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National Park Service Turns 100

National Park Service Turns 100

The National Park Service (NPS) had the honor of officially turning 100 years old last week, a centennial celebrated around the country with many exciting, outdoor events during the month of August. The celebration not only spotlighted amazing achievements from the past, but also took a peek into the future of America’s national parks. The NPS consists of 413 parks nationwide, all participating in this year’s festivities, and guests were sure to find activities that piqued their interest—including free concerts, nature hikes, historical presentations, interactive exhibits and more.   

The festivities kicked-off with the American Solar Challenge, a college competition that races solar-powered vehicles through nine national parks, going from Ohio to South Dakota. “Music in the American Wild” was the theme in seven national parks including San Juan Island, North Cascades, Mount Rainier and Olympic national parks. Girl and Boy Scouts from the Lewis and Clark National Historical Park in Oregon were able to speak with an astronaut onboard the International Space Station as part of the Amateur Radio International Space Station project. 

Many of the NPS centennial celebrations included MLB and AAA baseball games in places like New Mexico, Ohio, the District of Columbia, Virginia and Missouri. The New York City skyline was illuminated to highlight the innovative spirit of the Thomas Edison National Historical Park. During another event in West Virginia, guests were able to retrace the footsteps of men and women of Niagara in Harpers Ferry National Historical Park.

There was an Ice Age National Scenic Trail festival in Wisconsin that included children’s art exhibits, workshops and a poetry recitation by a Wisconsin state laureate. Arizona hosted Parks in the “Pines Birthday Bash” with a public fair in Flagstaff, while the “Festival of the Sea” celebration, hosted by the San Francisco Maritime National Historic Park, had a full day of music and fun along the beautiful San Francisco waterfront. The Great Smoky Mountains National Park in Tennessee incorporated a fun and challenging 100 mile hike. Train exhibits and a naturalization ceremony was celebrated at the Grand Canyon National Park in Arizona. The Centennial Family Festival on the National Mall in Washington D.C., was celebrated in Constitution Gardens. This affair had multiple stages set-up for music performances as well as Park Service stations. One of the stations provided by Google incorporated a virtual experience of the Hidden Wonders of the National Parks. During this stop, guests were able to use a smartphone and a special set of binoculars to experience a virtual tour around some outstanding parks. New York celebrated with a Founders Day Concert with the West Point Military Band at the Vanderbilt Mansion National Historical Site. All told, NPS created family-friendly adventures for everyone in all 413 parks across our beautiful nation.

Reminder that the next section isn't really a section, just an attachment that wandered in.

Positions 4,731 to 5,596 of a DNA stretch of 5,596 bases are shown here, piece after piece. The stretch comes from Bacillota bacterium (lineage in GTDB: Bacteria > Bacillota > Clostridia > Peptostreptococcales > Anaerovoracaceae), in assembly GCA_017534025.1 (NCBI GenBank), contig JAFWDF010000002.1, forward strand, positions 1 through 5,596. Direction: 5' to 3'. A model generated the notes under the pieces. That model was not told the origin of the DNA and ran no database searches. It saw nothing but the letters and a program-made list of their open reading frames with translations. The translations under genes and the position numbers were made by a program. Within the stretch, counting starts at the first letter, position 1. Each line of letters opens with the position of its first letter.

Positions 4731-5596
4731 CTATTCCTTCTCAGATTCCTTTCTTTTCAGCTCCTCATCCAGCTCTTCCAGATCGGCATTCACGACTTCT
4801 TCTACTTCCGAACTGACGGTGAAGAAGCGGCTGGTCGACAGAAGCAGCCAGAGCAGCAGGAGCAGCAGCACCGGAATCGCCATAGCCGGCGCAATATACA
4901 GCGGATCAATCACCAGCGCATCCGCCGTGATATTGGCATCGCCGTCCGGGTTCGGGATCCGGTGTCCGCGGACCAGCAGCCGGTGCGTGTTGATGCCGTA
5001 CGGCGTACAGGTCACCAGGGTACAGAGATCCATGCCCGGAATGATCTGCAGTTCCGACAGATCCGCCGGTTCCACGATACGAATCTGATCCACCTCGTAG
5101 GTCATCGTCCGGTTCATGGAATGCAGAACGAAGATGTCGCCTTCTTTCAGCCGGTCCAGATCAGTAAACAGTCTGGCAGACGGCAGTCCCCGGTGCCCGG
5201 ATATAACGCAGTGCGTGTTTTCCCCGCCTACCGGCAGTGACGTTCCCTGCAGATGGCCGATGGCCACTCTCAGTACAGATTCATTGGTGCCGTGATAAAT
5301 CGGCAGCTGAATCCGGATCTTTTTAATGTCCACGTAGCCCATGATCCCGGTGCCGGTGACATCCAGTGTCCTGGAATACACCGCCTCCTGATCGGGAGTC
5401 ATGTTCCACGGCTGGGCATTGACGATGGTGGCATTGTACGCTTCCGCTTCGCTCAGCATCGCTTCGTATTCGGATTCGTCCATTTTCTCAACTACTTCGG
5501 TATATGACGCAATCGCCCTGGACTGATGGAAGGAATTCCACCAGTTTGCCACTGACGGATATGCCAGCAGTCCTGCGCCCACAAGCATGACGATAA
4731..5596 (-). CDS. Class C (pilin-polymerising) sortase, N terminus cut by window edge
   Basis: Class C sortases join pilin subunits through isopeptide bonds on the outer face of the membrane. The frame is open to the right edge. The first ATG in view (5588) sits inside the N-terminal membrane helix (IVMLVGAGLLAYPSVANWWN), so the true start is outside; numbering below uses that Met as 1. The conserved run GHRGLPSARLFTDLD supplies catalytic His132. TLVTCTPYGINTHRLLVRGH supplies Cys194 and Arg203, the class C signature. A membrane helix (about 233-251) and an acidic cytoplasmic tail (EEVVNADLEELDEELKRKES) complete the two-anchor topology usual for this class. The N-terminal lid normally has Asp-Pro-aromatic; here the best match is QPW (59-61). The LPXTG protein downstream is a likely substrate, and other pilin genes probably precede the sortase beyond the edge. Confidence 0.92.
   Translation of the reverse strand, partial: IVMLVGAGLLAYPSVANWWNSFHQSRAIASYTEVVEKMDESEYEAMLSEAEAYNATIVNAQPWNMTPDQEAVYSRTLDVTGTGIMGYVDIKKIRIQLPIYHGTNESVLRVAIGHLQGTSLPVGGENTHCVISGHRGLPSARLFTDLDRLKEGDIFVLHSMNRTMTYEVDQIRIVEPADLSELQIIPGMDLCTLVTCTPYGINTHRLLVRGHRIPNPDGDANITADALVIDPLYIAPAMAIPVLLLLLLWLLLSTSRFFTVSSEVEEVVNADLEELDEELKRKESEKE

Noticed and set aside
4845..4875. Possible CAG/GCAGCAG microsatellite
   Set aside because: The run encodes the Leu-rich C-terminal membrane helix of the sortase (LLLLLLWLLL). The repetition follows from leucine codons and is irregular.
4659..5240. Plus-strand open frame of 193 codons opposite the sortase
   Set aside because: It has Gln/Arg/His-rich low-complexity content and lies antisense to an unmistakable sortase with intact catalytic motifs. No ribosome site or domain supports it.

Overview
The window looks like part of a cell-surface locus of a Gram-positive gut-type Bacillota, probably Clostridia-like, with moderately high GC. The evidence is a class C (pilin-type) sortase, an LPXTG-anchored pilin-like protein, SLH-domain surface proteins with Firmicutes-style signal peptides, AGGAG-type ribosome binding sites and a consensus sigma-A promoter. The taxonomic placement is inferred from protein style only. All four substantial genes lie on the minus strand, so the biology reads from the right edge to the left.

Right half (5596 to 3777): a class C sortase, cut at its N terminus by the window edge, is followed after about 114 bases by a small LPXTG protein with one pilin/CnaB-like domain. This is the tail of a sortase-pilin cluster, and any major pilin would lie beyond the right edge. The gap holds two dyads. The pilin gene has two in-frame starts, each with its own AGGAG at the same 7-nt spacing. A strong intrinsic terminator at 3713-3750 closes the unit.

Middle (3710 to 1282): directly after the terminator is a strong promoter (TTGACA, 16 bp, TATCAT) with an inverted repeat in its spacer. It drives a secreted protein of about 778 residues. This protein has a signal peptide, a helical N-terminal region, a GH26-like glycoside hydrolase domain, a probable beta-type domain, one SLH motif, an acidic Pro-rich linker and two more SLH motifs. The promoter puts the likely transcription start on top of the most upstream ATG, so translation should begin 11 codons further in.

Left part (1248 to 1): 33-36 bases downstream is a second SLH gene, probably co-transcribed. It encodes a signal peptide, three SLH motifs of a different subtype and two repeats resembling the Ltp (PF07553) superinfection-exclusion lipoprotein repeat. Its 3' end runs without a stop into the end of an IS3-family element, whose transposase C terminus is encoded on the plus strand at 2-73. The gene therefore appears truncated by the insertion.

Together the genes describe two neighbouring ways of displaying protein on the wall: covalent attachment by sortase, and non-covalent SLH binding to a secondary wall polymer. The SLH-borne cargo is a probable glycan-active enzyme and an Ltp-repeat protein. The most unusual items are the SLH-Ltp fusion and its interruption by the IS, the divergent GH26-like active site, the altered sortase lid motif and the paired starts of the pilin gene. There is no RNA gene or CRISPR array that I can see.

In honor of the milestone, the United States Mint is releasing commemorative coins, three limited-editions, to include a $5 gold coin, a silver dollar and half-dollar clad coins. Each coin will have a unique image of an iconic park, a portrayal of cultural heritage and the exploration of nature, and of course, the Arrowhead.  The Arrowhead is the National Park Service’s most recognizable logo. Officially authorized in 1951 by Secretary of the Interior Oscar Chapman, the Arrowhead itself represents our nation’s historical and archaeological values. The sequoia tree and bison represent the vegetation and wildlife, while the mountains and water represent our scenic and recreational values. The U.S. Postal Service is also celebrating by launching 16 new Forever stamps that feature national parks.

President Woodrow Wilson is credited with signing the National Park System Organic Act into law on August 25, 1916. This Act was fundamental in creating the wonderful system of National Park Service sites that we are able to enjoy today. Over the past 100 years, the main mission of the NPS has been to preserve and protect our country’s natural and cultural resources. The NPS currently administers over 84 million acres located in every state, as well as the District of Columbia, Guam, Puerto Rico, American Samoa and the Virgin Islands. There are more than 75,000 archaeological sites to explore. Guests are also encouraged to explore approximately 18,000 miles of trails. The largest park site is 12.3 million acres located in the Wrangell-St. Elias National Park and Preserve in Alaska. The smallest site is Pennsylvania’s Thaddeus Kosciuszko National Memorial occupying .02 acres. 

NPS encourages everyone to come out and enjoy the outdoors.  NPS sites teach us about the nation’s history while maintaining public access to some of America’s greatest natural wonders.

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